Heart to Heart: Your Guide to Understanding the Link Between your Workout and your Ticker

Heart to Heart: Your Guide to Understanding the Link Between your Workout and your Ticker

Authored by Audrey on August 20, 2019

The heart sure gets a lot of press. It’s the frequent subject of many a film, song, fairy tale, and poem. Its name is written in love letters and uttered in wedding vows, cartoonish renderings are scribbled through notebooks and valentines in schools across the world. The emoji keyboard is rife with them, in an array of colors and sizes. It’s a pervasive concept— and image— throughout society. It conveys the presence of special, indescribable emotions— and it has for a long time. For so long, in fact, that nobody really knows how a muscular organ came to represent romance and love. It is widely assumed that this belief came from the fact that when a person is around someone they love, their heart rate increases. 

Today, we know that the brain is the organ responsible for thought, and therefore romantic ponderings. However, the heart has plenty of other important jobs— namely, pumping blood through your body, hence keeping you alive. It’s also a crucial aspect of making the most out of a workout— after all, what is “cardio” short for?  

If you’ve never considered the vital link between your heart rate and your fitness routine, you’ve come to the right place. We’ve compiled some of the best advice we’ve picked up over the years and are proud to share it with our Jack City Fitness family.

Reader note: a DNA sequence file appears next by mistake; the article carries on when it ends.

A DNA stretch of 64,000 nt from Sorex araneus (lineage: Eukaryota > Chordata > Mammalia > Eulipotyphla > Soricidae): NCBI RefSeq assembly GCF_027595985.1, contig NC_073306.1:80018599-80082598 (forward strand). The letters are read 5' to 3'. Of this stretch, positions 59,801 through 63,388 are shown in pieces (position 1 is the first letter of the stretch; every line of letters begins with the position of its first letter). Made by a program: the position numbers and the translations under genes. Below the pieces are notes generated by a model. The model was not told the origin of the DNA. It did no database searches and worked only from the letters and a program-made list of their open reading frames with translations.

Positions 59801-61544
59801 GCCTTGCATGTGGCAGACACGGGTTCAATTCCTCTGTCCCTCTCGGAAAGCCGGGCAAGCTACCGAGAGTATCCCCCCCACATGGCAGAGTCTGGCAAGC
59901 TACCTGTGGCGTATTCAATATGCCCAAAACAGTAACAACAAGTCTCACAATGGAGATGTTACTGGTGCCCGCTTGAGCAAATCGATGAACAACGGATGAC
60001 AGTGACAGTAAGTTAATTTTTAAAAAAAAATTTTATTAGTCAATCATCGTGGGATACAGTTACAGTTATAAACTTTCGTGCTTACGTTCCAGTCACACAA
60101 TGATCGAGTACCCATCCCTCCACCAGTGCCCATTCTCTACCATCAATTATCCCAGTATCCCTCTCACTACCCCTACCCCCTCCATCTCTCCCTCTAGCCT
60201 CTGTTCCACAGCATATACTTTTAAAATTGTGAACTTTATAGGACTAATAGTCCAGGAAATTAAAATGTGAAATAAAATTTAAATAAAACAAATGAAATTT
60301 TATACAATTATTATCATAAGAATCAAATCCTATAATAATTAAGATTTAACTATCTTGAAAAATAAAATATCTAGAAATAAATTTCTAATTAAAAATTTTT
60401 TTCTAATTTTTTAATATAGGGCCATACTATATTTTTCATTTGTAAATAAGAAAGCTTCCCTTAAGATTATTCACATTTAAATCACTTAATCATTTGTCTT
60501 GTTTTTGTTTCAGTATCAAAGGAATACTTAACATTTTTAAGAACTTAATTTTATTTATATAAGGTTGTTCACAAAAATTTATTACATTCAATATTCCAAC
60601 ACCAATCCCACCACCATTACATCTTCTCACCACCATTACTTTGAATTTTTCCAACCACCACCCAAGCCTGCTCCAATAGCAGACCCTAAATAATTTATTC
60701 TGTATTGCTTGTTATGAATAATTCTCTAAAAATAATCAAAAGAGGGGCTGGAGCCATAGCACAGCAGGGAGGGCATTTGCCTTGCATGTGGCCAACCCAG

Matters of the Heart (Rate) 

To understand and utilize the relationship between your heartbeat and your workout, you need to become better acquainted with your cardiac organ itself. This can be accomplished by learning a bit more about your heart rates, and why they’re important. This also means finding your own unique resting, target, and maximum heartbeats. 

When you put extra demand on your cardiovascular system, your heart responds by pumping blood as quickly as it can. By doing this, it’s working much harder than usual— and you’ll likely notice because your heartbeat will quicken. As a general rule of thumb, the more intense the workout, the higher your heart rate will become. 

Understanding Your Resting Heart Rate 

Your heart is beating all the time, not just during a workout. Right now, as you’re reading this, you’re probably sitting down. That means you’re likely at your resting heart rate at this very moment. (Though, the optimal time to check your heart for its resting rate is right when you wake up in the morning.)

Everybody’s resting heart rate is different. Some people’s hearts beat more times in a minute than others; those people have higher resting heart rates. Those with lower resting heart rates are generally in better cardiovascular health than those with higher ones— and unfortunately, having a higher rate can lead to things like a stroke or a heart attack. It’s a scary thought, but it’s something you can actively track and even control, to an extent.